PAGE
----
One of the early trials for the newly formed continental army was the Battle of Bunker Hill. Overall, it resulted in the British capturing the hill; yet they gave more than thousand casualties to a freshly formed, much less experienced army. This showed that the continental army could fight as well as the British army. Britain was starting to get squeezed in a tight space in North America. One of the proofs of their desperate position is the fact that Lord Dunmore, the appointed governor of Virginia demanded that every slave in Virginia should rise up and fight against their masters. This shows that when the times are tough, drastic measures are set up. It is clear that Lord Dunmore’s decree was not about implementing human rights and equality; moreover, it also shows that human rights were abused for strategical purposes. Allison claims Crown’s control was getting weaker and weaker and its power in America was drawing to a close towards the end of the 1775 (ibid. 25).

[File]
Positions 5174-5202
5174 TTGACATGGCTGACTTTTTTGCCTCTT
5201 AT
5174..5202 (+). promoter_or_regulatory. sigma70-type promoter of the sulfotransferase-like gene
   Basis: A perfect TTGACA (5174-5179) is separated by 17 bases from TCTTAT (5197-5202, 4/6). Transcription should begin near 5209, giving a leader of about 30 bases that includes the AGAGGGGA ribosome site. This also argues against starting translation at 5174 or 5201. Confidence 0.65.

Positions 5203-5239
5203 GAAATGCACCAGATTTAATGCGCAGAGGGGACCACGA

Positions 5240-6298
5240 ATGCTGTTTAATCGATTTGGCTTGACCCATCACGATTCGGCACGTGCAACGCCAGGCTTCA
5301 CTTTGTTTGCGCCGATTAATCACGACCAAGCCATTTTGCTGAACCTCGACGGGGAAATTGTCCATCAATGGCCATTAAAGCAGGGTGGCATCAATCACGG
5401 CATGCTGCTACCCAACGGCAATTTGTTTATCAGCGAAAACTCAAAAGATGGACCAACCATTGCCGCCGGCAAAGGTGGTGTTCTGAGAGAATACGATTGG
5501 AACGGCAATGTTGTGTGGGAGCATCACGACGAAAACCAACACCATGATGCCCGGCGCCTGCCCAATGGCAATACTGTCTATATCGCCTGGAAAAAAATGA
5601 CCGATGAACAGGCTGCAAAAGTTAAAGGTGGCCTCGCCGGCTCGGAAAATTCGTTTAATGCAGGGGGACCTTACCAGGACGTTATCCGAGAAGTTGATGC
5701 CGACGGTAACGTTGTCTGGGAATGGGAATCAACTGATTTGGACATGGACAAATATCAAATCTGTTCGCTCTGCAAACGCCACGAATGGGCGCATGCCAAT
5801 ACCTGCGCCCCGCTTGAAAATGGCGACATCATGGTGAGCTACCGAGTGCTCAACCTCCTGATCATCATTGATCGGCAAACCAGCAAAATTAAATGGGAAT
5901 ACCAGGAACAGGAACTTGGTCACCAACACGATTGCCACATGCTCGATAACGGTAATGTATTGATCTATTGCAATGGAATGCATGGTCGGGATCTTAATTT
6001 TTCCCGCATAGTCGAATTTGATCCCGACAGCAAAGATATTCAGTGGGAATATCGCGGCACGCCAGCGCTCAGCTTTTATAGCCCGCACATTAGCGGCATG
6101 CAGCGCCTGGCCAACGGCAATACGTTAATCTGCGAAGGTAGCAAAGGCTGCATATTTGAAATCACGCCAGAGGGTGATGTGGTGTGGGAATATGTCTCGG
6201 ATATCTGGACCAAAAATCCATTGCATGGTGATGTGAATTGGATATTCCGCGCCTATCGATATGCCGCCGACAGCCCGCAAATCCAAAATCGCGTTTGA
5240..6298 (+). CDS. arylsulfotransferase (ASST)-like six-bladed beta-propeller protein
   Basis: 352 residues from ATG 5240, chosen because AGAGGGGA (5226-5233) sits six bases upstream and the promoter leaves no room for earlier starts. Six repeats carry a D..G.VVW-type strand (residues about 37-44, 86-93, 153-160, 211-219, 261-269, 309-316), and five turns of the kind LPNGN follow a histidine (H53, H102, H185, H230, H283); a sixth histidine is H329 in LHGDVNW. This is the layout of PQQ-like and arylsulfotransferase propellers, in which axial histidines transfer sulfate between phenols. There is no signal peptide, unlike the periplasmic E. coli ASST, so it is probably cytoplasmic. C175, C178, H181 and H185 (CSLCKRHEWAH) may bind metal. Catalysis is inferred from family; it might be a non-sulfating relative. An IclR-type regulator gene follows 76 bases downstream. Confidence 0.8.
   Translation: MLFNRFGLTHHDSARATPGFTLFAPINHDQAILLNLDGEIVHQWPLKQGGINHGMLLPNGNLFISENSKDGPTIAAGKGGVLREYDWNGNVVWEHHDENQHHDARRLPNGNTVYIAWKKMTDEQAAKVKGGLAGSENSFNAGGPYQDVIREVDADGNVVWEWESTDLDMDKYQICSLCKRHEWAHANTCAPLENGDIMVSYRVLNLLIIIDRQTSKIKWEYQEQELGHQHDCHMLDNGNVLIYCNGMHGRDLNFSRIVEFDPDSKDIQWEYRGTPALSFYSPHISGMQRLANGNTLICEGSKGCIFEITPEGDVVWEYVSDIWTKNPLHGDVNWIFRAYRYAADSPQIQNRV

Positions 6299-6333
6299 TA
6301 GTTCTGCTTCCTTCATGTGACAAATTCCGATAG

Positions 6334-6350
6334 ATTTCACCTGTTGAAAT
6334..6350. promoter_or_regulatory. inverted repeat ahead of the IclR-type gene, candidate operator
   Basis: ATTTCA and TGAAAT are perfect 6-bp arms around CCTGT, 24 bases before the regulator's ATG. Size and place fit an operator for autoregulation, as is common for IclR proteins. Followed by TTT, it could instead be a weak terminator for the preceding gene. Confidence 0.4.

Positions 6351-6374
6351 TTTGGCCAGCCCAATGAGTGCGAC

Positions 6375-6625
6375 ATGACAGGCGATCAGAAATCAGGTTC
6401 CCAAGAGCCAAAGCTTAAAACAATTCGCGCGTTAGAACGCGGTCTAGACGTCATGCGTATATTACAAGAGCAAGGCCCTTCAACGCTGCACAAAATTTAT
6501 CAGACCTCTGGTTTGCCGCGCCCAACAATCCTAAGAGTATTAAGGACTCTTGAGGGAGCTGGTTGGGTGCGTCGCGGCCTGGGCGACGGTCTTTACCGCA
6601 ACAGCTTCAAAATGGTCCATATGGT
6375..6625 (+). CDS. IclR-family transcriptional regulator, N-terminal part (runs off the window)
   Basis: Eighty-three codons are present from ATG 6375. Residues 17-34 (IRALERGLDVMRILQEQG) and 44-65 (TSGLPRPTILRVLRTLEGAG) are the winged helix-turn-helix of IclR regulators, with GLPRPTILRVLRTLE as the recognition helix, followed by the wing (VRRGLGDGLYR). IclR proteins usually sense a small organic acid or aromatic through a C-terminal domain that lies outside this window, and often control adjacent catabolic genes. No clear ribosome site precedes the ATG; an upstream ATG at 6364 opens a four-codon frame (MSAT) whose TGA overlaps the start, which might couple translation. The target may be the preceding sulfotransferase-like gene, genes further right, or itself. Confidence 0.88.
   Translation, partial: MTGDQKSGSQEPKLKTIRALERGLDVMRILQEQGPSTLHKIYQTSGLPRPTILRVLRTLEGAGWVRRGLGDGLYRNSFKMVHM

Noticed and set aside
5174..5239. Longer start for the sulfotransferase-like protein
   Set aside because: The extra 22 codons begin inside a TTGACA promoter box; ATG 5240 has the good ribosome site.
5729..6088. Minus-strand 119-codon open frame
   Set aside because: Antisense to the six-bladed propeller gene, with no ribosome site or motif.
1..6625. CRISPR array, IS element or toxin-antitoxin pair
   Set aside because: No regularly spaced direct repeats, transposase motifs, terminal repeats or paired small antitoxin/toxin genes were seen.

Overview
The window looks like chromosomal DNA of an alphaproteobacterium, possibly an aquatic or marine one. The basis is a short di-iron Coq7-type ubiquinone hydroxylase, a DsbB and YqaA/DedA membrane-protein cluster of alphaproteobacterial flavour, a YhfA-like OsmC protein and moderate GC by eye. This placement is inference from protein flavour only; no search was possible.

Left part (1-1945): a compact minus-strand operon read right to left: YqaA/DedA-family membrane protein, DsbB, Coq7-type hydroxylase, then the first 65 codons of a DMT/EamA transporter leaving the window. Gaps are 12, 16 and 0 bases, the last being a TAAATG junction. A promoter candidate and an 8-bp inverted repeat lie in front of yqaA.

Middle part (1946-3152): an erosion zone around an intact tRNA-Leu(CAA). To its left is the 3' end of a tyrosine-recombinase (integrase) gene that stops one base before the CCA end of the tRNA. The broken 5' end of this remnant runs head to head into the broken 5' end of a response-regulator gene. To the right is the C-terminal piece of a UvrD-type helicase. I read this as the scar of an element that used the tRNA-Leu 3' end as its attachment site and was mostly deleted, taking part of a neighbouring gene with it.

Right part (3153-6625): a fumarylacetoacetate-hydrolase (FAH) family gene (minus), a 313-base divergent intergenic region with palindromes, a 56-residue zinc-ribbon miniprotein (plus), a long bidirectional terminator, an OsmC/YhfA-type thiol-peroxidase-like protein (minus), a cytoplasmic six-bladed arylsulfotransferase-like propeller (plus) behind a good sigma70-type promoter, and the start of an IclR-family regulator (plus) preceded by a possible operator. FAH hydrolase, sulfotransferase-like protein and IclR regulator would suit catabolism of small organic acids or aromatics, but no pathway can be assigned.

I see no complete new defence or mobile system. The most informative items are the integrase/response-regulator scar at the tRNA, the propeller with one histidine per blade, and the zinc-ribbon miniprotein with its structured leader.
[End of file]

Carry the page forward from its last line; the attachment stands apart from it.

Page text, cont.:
In the beginning of the 1776, Thomas Paine, an English man published the Common Sense. It had a significant breakout from the public. The pamphlet claimed a break was necessary between the colonies and Great Britain. “Americans had nothing to gain and everything to lose, by remaining in the British Empire” (ibid. 26). Since the colonies and Britain had to part ways, this also brought the idea of cutting the ties generally with the Europe, meaning that going under another colonial European nation’s rule and staying as their colony was not an option. Countries such as Spain, France, Portugal all were ruled by autocratic king and queens. The new nation would be different, a nation that puts the rights of man above anything else. Thomas Paine made a substantial change in the politics of the colonies in 1776 (ibid. 27). The situation was getting more tense in both sides. Britain requested troops from Russia; however, it was declined. Then, it went to ask from Hannover since King George III, the king of Britain was also the duke of Hannover. Thousands of German troops deployed to America to help the British to take back control. While Britain was asking for troops, the colonials were not sure what to do, independence or staying under Britain? Paine’s pamphlet made the former a popular argument in the political discussions; furthermore, deploying German troops was not received well, which consequently strengthened the argument over independence.